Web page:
In one important particular India's sixteen cricketers who visited England in 1946 accomplished more towards raising the status and dignity of their country's sport than was achieved by either of the two previous touring sides. While the politicians at home argued the rights of independence, the cricketers abroad showed to the world that they could put aside differences of race and creed and join together on and off the field as a single unit, working as one for the same cause. These young men came as their country's ambassadors. By their cricket they won the hearts of the English public; by their modesty and bearing they earned the respect and admiration of everyone with whom they came into close contact. In anything like reasonable weather crowds everywhere flocked to India's matches. A profit of £4,500 in such a dreary summer told eloquently of their popularity.
By winning eleven and losing only four of their twenty-nine first-class matches, the Indians did better than their 1932 and 1936 predecessors. Had they enjoyed the warmth of sunshine and hardness of wickets so much more suited to them and their style of play than the rain, storms, biting cold and sodden turf all too often met in 1946, they would undoubtedly have been even more successful. Yet, in spite of the handicaps under which they laboured, the team themselves were not satisfied with their performances, which fell below the hopes of their countrymen, who anticipated that England would be given a much harder fight in the Test Matches. True, both at Lord's and Manchester, there were periods when India held the advantage, but England fought their way to a ten wickets victory in the First Test and were baulked only by the barest of margins in the Second. Rain won the Third, at the Oval.
In order to view the tour in correct perspective it must be emphasised that, while English cricket lay nearly dormant for six years of war, the game in India went on practically unaffected, so that the Indians prepared confidently, hoping to prove themselves worthy of a place in the highest sphere of international cricket. Additional factors thought to be in their favour were the inclusion of six men, Merchant, Mushtaq Ali, Amarnath, Hindlekar, Banerjee and C. S. Nayudu, thoroughly experienced in English conditions from their 1936 visit, the Nawab of Pataudi's acceptance of the captaincy, and the knowledge that the English season would necessarily be one of rehabilitation.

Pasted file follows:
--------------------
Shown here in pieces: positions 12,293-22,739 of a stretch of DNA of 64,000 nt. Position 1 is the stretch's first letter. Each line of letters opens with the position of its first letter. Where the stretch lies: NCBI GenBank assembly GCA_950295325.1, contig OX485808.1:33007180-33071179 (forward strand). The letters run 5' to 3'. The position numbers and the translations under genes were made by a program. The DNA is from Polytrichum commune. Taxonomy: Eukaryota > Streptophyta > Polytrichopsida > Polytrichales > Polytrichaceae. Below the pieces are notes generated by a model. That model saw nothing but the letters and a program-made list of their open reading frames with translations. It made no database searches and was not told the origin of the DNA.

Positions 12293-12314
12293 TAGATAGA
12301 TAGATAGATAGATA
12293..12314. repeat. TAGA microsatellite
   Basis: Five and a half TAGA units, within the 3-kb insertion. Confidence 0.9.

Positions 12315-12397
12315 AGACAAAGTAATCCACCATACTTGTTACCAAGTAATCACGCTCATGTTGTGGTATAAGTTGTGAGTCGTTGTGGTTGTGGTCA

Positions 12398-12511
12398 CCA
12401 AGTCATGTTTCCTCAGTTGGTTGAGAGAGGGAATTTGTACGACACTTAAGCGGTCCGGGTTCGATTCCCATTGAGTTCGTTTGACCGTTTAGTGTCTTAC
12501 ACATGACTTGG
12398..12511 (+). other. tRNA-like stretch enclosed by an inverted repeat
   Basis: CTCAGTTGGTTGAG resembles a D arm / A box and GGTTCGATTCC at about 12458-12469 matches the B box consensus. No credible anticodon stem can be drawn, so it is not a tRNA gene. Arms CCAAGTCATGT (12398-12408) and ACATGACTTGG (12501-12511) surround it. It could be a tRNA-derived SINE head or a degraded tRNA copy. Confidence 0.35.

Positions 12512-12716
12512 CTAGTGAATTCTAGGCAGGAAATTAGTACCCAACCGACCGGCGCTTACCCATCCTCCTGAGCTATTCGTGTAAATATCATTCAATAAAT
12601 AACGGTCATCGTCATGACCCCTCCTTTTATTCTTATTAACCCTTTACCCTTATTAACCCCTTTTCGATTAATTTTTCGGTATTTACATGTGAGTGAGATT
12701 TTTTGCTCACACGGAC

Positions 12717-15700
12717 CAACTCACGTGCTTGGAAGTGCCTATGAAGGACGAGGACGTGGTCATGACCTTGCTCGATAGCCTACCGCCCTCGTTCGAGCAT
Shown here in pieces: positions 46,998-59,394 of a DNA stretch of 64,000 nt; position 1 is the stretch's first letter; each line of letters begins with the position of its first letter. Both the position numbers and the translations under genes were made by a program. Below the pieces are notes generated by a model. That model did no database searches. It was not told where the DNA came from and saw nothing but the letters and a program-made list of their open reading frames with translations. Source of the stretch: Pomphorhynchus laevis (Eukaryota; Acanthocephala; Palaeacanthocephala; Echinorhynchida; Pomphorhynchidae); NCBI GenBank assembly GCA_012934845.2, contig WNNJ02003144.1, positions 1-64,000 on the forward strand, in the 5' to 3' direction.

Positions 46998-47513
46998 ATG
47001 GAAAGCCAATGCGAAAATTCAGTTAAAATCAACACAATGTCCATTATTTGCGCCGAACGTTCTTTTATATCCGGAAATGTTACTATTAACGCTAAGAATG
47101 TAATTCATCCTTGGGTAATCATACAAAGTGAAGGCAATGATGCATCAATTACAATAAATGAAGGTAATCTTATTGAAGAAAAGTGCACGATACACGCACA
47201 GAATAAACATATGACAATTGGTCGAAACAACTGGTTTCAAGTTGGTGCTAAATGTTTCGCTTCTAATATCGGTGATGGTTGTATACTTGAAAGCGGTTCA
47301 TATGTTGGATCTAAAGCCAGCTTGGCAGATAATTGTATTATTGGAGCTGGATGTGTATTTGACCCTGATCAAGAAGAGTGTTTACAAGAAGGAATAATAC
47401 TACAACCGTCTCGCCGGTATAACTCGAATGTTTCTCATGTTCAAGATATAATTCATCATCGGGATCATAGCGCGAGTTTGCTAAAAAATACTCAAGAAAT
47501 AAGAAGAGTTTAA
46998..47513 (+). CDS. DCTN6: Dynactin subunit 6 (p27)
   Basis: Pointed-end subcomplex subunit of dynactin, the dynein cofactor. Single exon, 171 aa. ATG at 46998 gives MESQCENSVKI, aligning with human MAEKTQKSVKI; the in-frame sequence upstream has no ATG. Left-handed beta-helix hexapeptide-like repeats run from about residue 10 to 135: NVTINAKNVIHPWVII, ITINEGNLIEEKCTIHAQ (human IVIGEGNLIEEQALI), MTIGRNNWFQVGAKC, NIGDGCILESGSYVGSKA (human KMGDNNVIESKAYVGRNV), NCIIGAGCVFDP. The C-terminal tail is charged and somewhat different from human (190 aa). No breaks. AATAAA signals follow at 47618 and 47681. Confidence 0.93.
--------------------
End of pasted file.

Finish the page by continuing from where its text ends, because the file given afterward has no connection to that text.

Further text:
There could be no question of the batting ability of the Indians on hard, fast wickets where the ball went through truly on to the bat, but they exposed their limitations against the swinging and turning ball. Without the necessary double background of experience and correct coaching, many lacked the technique to cope with the varying-paced pitches from which the ball rose at different speeds and heights. A fault, common to a number of his colleagues, was that of the young left-hander, Hafeez, who often made his off-drive with the right elbow pointing down the wicket instead of in the direction the ball was to be hit. The fact that India were seldom dismissed for a really low score on soft wickets could be attributed mainly to the steadfastness of vice-captain Merchant, who time and again carried the side on his shoulders in such conditions, though Hazare, Pataudi and Mankad all played some good fighting innings.
Even allowing for this weakness, India probably would have approached more nearly their own expectations but for an obvious shortage of bowling and an almost astonishing frequency of dropped catches. Both Amarnath and Mankad, whose skill in combination during the Tests surpassed that of any two English bowlers, suffered heavily through faulty catching, particularly near the wicket. Towards the end of the season the fielding errors became even more frequent, possibly through the staleness felt by men used to playing only one day a week at home, but it did appear that, in choosing the party, not enough attention was paid to the vital question of slip and short-leg fieldsmen. In any case there was little excuse for much ragged throwing-in so marked during the Manchester Test, when Hindlekar, strapped up round his back because of a severe strain, was forced so often to gather returns only inches off the ground.